Two weeks ago I wrote in a post here that I was struck that none of the 28 professionals on the Commission Roster of the ABA’s Commission on Future of Legal Services were technology entrepreneurs who had founded, guided or participated in legal technology companies or startups focused on the delivery of legal services. I went on to query why in the main thirteen recommendations of the Commission, the word technology was only mentioned once, that being that “All members of the legal profession should keep abreast of relevant technologies.”

David Lat (@davidlat), managing editor of Above the Law, and I then heard from Renee Knake (@reneeknake), Professor of Law at University of Houston Law Center and the Commission’s reporter, that the Comission felt there were inaccuracies in my post, particularly that there were Liaisons, Special Advisors and people who gave testimony before the Commission who had experience with legal tech startups. Though I still believe what I wrote is accurate, I thought it only fair to allow the Commission to respond. You can then draw your own conclusions. So for the remainder of this column, I turn it over to Rene Knake.

By Renee Knake

I write to correct inaccuracies in the post by Kevin O’Keefe on August 10, 2016, “No Legal Tech Entrepreneurs On ABA Commission On the Future Of Legal Services.”

The ABA Commission on the Future of Legal Services not only included members involved in legal technology, but we also actively sought input from legal tech entrepreneurs and innovators.

The Report on the Future of Legal Services in the United States, released by the Commission on August 6, 2016, may be viewed by some readers as controversial or not sufficiently bold by others (which we readily acknowledge in the Report’s introduction) but the Report cannot be critiqued for lacking input from the legal tech world.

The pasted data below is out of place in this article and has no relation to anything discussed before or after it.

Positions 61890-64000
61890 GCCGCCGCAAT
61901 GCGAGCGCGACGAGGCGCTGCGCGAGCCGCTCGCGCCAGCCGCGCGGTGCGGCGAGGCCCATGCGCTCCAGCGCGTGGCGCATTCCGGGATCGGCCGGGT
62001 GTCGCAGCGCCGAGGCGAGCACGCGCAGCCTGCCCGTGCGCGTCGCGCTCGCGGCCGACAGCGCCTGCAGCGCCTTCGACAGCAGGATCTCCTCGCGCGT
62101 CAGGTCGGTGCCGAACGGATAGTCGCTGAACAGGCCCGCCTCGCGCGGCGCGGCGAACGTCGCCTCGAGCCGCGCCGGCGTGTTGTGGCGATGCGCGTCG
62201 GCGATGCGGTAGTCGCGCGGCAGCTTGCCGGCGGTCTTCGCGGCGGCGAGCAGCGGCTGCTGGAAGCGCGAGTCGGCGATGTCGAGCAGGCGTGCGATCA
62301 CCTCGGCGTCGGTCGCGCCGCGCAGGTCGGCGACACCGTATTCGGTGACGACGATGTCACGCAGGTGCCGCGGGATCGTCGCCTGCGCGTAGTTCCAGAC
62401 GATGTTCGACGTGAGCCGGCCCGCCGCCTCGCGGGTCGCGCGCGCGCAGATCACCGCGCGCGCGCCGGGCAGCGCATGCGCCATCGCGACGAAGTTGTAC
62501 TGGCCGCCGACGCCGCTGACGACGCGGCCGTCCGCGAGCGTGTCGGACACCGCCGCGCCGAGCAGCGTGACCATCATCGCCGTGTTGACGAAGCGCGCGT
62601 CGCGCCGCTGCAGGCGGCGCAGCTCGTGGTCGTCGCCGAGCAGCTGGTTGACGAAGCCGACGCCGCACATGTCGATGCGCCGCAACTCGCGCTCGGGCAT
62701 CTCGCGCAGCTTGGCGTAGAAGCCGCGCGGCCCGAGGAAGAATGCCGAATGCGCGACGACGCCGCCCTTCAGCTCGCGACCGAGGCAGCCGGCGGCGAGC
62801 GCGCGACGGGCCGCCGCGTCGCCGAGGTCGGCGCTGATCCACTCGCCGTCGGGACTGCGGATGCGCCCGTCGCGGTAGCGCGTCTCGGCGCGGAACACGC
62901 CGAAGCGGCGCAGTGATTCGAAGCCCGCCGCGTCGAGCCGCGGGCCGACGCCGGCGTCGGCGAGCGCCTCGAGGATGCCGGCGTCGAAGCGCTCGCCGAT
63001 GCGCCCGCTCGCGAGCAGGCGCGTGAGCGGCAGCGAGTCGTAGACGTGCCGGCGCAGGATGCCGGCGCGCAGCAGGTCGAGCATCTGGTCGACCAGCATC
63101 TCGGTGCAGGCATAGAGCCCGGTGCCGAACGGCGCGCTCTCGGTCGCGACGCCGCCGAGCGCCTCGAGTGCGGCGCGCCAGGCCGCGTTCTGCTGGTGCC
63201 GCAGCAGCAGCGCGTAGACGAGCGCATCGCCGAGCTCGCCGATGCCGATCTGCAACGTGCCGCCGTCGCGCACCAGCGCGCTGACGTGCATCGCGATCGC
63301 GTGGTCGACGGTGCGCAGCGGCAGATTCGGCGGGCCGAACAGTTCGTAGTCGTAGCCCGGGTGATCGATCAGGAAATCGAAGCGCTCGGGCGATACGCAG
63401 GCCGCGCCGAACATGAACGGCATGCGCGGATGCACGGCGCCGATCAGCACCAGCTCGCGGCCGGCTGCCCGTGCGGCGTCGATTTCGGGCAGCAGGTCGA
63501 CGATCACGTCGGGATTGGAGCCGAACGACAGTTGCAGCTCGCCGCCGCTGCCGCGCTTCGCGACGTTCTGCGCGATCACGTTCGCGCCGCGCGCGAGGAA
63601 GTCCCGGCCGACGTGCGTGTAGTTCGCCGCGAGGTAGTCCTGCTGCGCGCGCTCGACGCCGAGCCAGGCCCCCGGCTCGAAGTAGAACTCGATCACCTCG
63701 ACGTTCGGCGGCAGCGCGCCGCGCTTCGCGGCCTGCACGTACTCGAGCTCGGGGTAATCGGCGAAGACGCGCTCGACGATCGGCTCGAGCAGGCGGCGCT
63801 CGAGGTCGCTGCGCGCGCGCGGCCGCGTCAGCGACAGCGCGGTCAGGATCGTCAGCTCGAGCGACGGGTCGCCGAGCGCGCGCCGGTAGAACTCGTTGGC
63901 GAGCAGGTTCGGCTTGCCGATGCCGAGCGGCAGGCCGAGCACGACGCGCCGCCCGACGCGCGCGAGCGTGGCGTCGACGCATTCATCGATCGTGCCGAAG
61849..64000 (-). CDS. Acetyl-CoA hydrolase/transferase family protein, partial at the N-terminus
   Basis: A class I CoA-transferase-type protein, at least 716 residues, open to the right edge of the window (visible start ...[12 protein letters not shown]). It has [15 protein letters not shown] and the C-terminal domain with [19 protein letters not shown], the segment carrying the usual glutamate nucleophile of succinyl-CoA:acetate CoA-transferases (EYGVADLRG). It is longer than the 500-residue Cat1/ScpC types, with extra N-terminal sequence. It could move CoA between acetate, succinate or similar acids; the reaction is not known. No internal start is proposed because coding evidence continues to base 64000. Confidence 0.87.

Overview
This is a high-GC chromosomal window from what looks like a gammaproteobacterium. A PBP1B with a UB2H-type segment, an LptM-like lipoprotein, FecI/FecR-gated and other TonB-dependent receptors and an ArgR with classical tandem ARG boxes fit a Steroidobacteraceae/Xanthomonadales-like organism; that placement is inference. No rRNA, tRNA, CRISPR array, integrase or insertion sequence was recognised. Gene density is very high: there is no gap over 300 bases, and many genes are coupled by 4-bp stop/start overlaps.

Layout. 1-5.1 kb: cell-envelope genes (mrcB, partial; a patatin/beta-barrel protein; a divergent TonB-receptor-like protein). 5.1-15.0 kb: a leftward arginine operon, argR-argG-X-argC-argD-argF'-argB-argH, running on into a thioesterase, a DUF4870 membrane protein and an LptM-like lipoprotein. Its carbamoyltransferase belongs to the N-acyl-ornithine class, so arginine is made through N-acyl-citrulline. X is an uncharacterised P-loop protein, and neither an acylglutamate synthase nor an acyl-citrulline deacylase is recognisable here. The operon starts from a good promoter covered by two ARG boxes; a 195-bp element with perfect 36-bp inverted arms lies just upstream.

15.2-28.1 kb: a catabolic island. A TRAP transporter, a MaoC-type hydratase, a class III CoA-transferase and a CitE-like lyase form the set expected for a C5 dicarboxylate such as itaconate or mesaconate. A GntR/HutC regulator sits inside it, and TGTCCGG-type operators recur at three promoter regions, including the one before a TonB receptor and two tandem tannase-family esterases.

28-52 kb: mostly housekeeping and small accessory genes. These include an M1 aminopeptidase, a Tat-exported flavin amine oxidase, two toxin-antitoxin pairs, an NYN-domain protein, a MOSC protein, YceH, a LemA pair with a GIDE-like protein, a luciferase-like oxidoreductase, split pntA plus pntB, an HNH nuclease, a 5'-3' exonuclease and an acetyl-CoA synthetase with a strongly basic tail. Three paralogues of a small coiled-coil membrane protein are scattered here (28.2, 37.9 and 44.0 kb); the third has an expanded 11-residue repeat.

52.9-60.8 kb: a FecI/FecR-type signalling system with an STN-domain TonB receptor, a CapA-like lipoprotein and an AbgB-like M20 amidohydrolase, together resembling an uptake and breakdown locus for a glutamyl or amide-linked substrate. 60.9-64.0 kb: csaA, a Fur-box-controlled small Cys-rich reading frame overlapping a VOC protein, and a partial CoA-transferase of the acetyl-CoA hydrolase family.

The Report is a consensus document, and it represents the expertise and input of the entire Commission, as informed by written comments supplied by the public and the profession, testimony at public hearings and meetings, grassroots events across the country, a national summit on innovation in legal services, webinars, and dozens of presentations on the Commission’s work at which the public’s and profession’s feedback was sought.

Many members of the Commission have long been involved in legal technology and innovation, including:

  • Ruth Hill Bro (former chair of the ABA Standing Committee on Technology and Information Systems and author of the ABA Cybersecurity Handbook)
  • Chad Burton (founder of one of the first virtual law firms and CEO of CuroLegal, a next-generation legal technology consulting and software development firm)